Preached at the 2017 Pride Evensong of Grace Cathedral of San Francisco, CA by The Rev. Thomas C. Jackson, President of Oasis California, the LGBTQ Ministry of the Episcopal Diocese of California, and as Vicar of St. Cyprian’s Episcopal Church. Fr. Tom also serves as the Episcopal Chaplain at Stanford Hospital.
Let the words of my mouth, and the meditation of my heart, be acceptable in thy sight, O Lord, my strength, and my redeemer. Amen.
“Two are better than one,” we learn from tonight’s first reading.
I know that. I mean I really know that. It is a lesson I have learned from my life since meeting my husband at 5:45 p.m. Feb. 1, 1999, at 168 York Street in downtown New Haven, Connecticut. Since that time we have been – and this is in chronological order – recognized as domestic partners by Yale University, registered as domestic partners by the State of California, united in a Civil Union by the State of Connecticut, married at San Francisco City Hall (thank you Gavin Newsome), had our marriage annulled (by the state Supreme Court), married a second time at San Francisco City Hall, and finally had our civil marriage blessed at St. Bede’s Episcopal Church. That’s what it took to be able to legally be married to each other.
Based on our life together, I can affirm the fundamental truth in saying “Two are better than one.” And I believe that is as true for marriage as it is for the work God has given us to do as followers of Jesus: the work we are called to do right here and right now in 21st century San Francisco.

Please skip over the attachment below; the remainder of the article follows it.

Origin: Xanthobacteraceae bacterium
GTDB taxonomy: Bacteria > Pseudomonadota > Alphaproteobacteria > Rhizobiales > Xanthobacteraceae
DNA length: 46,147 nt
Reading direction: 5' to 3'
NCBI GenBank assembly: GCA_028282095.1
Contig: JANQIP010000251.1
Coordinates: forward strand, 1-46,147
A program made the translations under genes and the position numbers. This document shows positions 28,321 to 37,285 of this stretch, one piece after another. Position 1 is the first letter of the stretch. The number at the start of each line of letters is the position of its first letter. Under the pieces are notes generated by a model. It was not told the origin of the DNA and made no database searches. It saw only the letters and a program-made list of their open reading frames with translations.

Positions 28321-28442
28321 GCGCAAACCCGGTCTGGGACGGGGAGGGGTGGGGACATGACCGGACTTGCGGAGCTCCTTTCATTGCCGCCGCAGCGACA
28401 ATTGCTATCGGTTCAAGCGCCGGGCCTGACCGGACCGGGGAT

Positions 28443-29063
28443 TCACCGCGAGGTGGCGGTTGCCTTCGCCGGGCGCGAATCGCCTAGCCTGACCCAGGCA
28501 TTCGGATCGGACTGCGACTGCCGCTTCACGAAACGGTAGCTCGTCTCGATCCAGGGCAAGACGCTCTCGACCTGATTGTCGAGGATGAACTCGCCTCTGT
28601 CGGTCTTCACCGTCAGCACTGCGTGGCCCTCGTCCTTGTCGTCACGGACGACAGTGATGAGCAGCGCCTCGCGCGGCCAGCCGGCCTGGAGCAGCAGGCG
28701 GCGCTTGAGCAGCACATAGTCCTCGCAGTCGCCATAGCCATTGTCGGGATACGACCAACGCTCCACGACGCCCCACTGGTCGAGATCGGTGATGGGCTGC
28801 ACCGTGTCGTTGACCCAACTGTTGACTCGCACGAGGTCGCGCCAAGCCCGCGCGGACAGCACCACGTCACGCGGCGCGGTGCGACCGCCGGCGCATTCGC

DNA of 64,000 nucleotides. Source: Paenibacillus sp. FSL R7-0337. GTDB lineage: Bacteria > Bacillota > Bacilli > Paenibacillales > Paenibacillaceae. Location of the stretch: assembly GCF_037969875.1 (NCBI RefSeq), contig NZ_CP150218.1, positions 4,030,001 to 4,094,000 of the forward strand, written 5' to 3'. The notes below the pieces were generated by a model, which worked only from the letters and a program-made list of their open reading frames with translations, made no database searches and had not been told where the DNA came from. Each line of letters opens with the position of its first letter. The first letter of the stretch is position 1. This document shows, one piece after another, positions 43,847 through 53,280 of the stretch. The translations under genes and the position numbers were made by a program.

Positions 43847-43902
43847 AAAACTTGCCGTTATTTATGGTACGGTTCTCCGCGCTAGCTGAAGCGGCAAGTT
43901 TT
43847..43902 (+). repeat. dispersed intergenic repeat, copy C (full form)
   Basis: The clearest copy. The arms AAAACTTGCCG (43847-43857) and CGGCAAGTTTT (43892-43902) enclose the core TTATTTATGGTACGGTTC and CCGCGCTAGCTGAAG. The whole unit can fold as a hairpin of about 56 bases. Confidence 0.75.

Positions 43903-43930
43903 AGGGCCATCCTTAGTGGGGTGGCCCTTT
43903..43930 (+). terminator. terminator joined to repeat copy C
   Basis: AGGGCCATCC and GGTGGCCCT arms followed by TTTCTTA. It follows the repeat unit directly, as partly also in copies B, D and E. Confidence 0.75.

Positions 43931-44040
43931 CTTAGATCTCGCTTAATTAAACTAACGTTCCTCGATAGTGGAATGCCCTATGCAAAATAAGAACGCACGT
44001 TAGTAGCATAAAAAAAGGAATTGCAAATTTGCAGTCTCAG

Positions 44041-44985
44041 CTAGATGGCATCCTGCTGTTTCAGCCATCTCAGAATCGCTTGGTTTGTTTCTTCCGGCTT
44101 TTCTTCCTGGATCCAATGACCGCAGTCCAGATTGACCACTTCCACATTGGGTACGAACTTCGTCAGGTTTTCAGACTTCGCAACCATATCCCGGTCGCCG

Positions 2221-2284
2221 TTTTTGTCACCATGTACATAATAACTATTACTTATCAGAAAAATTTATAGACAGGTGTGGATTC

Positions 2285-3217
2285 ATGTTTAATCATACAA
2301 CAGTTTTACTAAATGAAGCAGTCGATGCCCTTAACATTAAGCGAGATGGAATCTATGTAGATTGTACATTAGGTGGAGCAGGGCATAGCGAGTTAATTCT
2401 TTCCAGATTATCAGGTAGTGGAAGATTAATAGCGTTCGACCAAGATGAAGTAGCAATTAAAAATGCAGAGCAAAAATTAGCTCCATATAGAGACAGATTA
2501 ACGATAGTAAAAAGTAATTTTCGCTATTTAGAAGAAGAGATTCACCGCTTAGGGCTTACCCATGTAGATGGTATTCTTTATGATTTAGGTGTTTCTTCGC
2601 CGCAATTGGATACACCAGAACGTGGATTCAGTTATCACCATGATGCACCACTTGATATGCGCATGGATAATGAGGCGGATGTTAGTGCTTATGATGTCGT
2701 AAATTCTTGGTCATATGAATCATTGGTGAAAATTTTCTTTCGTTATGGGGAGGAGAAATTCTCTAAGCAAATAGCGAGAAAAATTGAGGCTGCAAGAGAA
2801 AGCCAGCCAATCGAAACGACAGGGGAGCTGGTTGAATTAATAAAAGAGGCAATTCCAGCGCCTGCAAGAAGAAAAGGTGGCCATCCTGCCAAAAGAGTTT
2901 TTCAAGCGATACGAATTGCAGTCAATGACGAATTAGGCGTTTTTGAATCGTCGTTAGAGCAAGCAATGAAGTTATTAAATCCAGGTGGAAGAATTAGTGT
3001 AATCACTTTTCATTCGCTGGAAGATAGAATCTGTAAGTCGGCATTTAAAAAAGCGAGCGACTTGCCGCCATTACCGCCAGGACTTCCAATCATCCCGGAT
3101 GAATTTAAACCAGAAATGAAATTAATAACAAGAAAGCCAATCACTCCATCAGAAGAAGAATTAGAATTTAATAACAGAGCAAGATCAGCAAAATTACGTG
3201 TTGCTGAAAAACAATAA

Our place is here, our time is now, and our call is to live out our faith by resisting evil; and resisting with pride. Each of us must choose their own path of resistance. Whether we succeed depends not on politicians but in our collective ability to resist evil with a million, billion acts of resistance – of resistance with Pride.
Perhaps you are called to resist with Pride by shining God’s love into places where people are isolated; showing them though your life that God is alive and that God loves them just as they are.
Perhaps you are called to help them feel that they are neither a sinner nor a mistake because they are transgender or lesbian or queer or bisexual or gay or questioning.
Perhaps you are called are called to resist with Pride by bringing the Jesus Movement to parts of the Bay Area that have lost touch with God; where people so worn down by oppression, addiction, poverty, loneliness, isolation, or homelessness that they don’t believe God exists or loves them.
Perhaps you are called to resist with Pride by caring about transgender people, for they are perhaps the most frequently the victims of hatred and violence of all who share our LGBTQ community.
Perhaps you are called are called to resist with Pride by ministering to black LGBTQ Americans. Who else can counteract the homophobia that continues to fuel the spread of
HIV/AIDS among black gay men and black men who have sex with men? Today African Americans are 6 percent of our population here but represent 17 percent of all new HIV infections here.
Perhaps you are called to resist with Pride by helping homeless LGBTQ children who need mentors, safe foster homes, hope, and above all love.
Perhaps you are called to resist with Pride by befriending LGBTQ seniors, some of whom are back to living in the closet because their nursing home doesn’t accept homosexuals.